Based on current practice, nursing theory, research, and experience, Carol Rutenberg and Liz Greenberg present a balanced, commonsense, reality-based approach to the practice of telephone triage nursing. This book is a must-read for everyone working in the fields of ambulatory care and telehealth nursing, from manager to educator to frontline nurse. Physicians, administrators, and others involved in providing care over the telephone will also find this an invaluable resource in understanding the practice of telephone triage nursing. The book has been endorsed by the American Academy of Ambulatory Care Nursing and will be available September 2012.

Majority of Medicaid ED Visits for Urgent or More Serious Symptoms

Contrary to conventional belief that Medicaid patients often use hospital emergency departments for routine care, the majority of ED visits by non-elderly Medicaid patients are for symptoms suggesting urgent or more serious medical problems, according to a national study released today by the Center for Studying Health System Change (HSC).

Two kinds of information from emergency department visits generally are used to explain ED use: patients’ symptoms as assessed by ED triage staff to determine how quickly patients need evaluation and patients’ diagnoses after evaluation by a physician.

About 10 percent of non-elderly Medicaid patient ED visits were for non-urgent symptoms, compared with about 7 percent for privately insured non-elderly people in 2008, according to the study funded by the Robert Wood Johnson Foundation (RWJF). In contrast, slightly more than half of Medicaid and private insurance visits were categorized as emergent (needing immediate attention) or urgent (needing attention within an hour), according to the study, which was based on the most recent available data from the National Hospital Ambulatory Medical Care Survey conducted by the Centers for Disease Control and Prevention.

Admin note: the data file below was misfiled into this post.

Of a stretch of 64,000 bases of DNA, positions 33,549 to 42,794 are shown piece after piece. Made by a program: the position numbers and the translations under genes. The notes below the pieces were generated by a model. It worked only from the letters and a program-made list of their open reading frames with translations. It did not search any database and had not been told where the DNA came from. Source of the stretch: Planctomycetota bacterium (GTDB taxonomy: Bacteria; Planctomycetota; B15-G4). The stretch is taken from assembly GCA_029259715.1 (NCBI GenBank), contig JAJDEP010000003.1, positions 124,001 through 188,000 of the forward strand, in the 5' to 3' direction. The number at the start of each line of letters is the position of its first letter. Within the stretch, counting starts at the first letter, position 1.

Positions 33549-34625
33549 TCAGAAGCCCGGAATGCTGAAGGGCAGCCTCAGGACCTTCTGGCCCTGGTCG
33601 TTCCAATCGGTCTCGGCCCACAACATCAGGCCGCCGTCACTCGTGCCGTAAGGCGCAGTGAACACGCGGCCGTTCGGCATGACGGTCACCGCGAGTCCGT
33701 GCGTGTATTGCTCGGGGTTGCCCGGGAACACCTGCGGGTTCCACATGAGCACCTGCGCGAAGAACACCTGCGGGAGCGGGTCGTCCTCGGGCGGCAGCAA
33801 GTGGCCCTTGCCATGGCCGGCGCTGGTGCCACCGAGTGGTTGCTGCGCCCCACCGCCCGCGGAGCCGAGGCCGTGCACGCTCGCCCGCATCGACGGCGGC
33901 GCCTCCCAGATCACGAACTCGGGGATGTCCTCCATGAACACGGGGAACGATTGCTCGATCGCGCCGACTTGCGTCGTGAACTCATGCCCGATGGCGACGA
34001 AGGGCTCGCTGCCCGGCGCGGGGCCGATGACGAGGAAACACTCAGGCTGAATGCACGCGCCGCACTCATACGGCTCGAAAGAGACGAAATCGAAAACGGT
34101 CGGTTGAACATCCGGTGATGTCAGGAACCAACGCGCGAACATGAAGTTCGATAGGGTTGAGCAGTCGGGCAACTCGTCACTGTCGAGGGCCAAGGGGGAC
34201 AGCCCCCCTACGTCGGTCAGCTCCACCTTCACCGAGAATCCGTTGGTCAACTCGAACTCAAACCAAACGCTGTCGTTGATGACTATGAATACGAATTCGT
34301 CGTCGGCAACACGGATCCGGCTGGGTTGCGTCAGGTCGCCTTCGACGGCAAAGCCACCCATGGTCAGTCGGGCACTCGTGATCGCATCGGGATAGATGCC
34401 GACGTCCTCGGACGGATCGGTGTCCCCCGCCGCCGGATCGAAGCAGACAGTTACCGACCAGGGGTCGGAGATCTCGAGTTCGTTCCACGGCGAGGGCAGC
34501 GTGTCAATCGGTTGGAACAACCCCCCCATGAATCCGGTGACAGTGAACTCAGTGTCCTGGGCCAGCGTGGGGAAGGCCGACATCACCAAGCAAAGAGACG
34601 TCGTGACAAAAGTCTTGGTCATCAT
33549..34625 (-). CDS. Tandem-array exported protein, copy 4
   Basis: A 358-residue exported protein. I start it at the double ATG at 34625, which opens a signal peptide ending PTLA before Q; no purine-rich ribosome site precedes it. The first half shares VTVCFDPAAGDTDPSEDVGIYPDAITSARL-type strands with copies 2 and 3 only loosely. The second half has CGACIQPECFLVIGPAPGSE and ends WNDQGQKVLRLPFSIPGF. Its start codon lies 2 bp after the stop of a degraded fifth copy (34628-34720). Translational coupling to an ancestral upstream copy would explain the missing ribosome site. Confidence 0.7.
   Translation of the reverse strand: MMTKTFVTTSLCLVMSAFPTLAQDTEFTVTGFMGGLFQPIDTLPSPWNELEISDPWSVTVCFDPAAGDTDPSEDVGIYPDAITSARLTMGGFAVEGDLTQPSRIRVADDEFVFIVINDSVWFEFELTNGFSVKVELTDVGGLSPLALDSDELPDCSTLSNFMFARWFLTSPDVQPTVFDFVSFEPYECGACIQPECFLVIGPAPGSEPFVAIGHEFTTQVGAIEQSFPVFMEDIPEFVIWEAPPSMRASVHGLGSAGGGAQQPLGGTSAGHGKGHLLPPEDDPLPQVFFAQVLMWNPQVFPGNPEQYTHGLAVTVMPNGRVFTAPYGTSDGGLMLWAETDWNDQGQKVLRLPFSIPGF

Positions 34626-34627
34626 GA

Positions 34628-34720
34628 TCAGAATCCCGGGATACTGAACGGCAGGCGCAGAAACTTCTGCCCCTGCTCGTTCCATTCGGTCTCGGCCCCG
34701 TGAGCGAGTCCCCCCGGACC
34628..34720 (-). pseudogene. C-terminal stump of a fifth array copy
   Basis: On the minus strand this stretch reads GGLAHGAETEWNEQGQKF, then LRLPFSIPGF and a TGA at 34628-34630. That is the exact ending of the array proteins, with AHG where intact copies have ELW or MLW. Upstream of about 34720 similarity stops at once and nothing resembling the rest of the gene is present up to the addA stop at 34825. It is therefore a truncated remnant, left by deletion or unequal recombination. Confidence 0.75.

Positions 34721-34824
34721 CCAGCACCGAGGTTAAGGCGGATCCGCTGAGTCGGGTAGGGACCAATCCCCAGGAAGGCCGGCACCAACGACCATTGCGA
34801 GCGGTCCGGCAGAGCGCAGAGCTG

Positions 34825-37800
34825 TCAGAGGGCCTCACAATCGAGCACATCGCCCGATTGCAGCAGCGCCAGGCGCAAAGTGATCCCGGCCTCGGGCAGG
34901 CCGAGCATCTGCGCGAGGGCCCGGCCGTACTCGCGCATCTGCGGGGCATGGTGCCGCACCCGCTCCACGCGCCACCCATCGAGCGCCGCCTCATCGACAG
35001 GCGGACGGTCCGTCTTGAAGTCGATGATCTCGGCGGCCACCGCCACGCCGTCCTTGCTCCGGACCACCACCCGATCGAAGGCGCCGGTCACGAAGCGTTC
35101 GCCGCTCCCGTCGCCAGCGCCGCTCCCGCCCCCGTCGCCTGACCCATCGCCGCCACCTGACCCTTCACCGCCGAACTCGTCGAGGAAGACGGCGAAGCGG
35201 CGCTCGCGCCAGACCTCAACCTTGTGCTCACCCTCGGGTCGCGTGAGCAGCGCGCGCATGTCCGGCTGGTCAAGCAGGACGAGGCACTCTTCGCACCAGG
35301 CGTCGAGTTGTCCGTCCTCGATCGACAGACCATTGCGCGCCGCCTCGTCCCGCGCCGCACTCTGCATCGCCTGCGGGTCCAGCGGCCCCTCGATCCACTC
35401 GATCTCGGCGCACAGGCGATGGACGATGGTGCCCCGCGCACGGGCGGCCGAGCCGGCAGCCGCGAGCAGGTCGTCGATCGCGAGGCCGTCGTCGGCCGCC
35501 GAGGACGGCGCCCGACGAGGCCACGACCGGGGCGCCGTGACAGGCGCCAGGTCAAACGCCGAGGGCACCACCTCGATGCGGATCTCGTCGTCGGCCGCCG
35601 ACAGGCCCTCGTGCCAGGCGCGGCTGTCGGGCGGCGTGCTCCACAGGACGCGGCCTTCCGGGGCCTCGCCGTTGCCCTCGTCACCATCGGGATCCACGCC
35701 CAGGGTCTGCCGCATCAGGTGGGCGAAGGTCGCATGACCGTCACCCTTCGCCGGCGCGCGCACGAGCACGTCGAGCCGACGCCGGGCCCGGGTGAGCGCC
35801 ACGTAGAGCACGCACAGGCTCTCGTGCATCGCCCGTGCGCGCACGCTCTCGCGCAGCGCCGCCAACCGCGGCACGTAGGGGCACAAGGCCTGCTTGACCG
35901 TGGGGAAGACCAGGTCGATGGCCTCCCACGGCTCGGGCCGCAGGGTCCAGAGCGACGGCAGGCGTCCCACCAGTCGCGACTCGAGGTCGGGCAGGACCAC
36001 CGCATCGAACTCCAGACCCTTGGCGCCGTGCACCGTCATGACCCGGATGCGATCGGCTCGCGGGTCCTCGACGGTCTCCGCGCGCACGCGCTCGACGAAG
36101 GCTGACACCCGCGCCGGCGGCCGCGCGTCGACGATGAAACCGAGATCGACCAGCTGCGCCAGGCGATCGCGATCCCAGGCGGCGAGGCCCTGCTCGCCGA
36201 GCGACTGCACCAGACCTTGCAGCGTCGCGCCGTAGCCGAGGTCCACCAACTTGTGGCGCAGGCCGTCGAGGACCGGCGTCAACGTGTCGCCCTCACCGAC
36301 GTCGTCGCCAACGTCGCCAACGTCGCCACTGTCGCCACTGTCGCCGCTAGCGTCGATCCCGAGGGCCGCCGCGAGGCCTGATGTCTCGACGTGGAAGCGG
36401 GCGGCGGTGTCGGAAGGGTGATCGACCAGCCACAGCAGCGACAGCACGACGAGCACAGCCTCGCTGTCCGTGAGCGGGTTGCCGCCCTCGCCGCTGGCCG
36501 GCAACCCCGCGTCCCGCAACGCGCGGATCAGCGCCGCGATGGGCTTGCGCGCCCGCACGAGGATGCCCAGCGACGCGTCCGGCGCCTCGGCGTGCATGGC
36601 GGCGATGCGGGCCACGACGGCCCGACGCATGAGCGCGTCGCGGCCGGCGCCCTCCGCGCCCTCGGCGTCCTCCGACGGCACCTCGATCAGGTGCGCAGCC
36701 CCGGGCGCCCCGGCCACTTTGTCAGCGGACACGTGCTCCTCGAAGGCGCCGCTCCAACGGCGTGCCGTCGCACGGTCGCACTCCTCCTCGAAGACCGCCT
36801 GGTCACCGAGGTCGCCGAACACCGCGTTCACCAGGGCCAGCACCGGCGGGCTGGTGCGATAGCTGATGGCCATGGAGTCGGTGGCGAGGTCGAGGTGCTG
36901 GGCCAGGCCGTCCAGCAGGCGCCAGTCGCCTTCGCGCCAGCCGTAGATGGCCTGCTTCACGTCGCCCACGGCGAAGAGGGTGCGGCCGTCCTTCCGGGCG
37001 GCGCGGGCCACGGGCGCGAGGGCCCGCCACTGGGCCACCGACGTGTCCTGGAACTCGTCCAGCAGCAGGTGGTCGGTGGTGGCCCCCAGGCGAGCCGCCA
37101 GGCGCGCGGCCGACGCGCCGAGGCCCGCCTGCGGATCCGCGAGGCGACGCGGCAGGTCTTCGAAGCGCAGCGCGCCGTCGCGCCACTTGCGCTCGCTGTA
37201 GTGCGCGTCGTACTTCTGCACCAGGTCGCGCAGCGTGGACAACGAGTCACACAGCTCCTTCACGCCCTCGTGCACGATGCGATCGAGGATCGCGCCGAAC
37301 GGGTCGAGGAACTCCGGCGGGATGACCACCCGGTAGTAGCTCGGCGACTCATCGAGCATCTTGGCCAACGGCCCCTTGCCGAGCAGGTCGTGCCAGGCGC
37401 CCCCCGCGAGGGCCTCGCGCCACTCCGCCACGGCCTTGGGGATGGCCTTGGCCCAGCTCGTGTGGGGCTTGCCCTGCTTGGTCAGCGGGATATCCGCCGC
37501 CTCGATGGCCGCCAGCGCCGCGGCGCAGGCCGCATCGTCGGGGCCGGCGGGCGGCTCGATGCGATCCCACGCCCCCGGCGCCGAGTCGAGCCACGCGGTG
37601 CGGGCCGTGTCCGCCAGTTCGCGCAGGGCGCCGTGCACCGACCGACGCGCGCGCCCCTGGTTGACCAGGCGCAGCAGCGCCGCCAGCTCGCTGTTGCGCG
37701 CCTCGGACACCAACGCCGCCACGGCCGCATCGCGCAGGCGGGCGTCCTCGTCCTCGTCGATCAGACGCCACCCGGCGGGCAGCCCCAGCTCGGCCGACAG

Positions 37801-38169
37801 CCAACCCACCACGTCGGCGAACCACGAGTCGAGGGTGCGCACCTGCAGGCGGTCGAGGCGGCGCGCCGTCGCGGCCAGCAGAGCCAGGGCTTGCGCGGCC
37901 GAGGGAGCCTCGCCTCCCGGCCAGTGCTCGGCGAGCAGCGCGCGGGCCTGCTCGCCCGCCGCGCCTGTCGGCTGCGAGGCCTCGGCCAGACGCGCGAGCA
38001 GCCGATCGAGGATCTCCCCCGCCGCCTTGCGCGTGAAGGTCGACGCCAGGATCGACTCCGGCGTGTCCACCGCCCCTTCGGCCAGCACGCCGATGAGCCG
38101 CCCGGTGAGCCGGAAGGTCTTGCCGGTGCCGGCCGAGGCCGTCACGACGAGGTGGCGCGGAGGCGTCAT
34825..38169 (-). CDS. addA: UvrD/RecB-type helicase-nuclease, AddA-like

Non-elderly Medicaid patients do use EDs at higher rates than non-elderly privately insured patients. In 2008, people aged 0 to 64 covered by Medicaid had 45.8 ED visits per 100 enrollees compared with 24.0 visits per 100 non-elderly privately insured people, the study found.

HITECH Answers and UBM Medica US Announce Partnership for

HITECH Answers, a provider of educational resources on the HITECH Act, ARRA stimulus benefits, and Meaningful Use (MU) announced a marketing and distribution partnership with UBM Medica US for its new network site, HIE Answers provides content and resources to help providers and hospitals understand Health Information Exchange and what is required to stay current with federal initiatives.

HIE Answers content will now be delivered to more professionals via the UBM Medica Partner Network. UBM Medica US, one of the largest media companies in the United States, delivers integrated and strategic communication solutions to a comprehensive audience of medical professionals and healthcare consumers through online, print, live, and custom programs.

“The goal of our ‘answers’ network is to help providers and hospitals understand how to participate in Electronic Health Record Adoption and Health Information Exchange,” said Roberta Mullin, editor-in-chief for HITECH Answers.

“We are thrilled to continue to grow our partnership with HITECH Answers with the addition of their new site, HIE Answers,” said Barron Hirsch, senior director at UBM Medica. “HIE Answers is an extension of HITECH Answers and will continue to support our efforts in reaching a practice management audience.”

Update on Prescription Costs

According to the Kaiser Family Foundation, Americans filled more than 3.7 billion prescriptions in 2010. Because the rate at which individuals developing chronic health conditions continues to increase, the expected decline in drug costs comes as little comfort to services industry employers who are largely footing the bill, as an overwhelming majority still offer prescription coverage to employees as a part of their medical plan. These increasing costs translate to higher premiums for employers and employees, as well as increasing co-pays.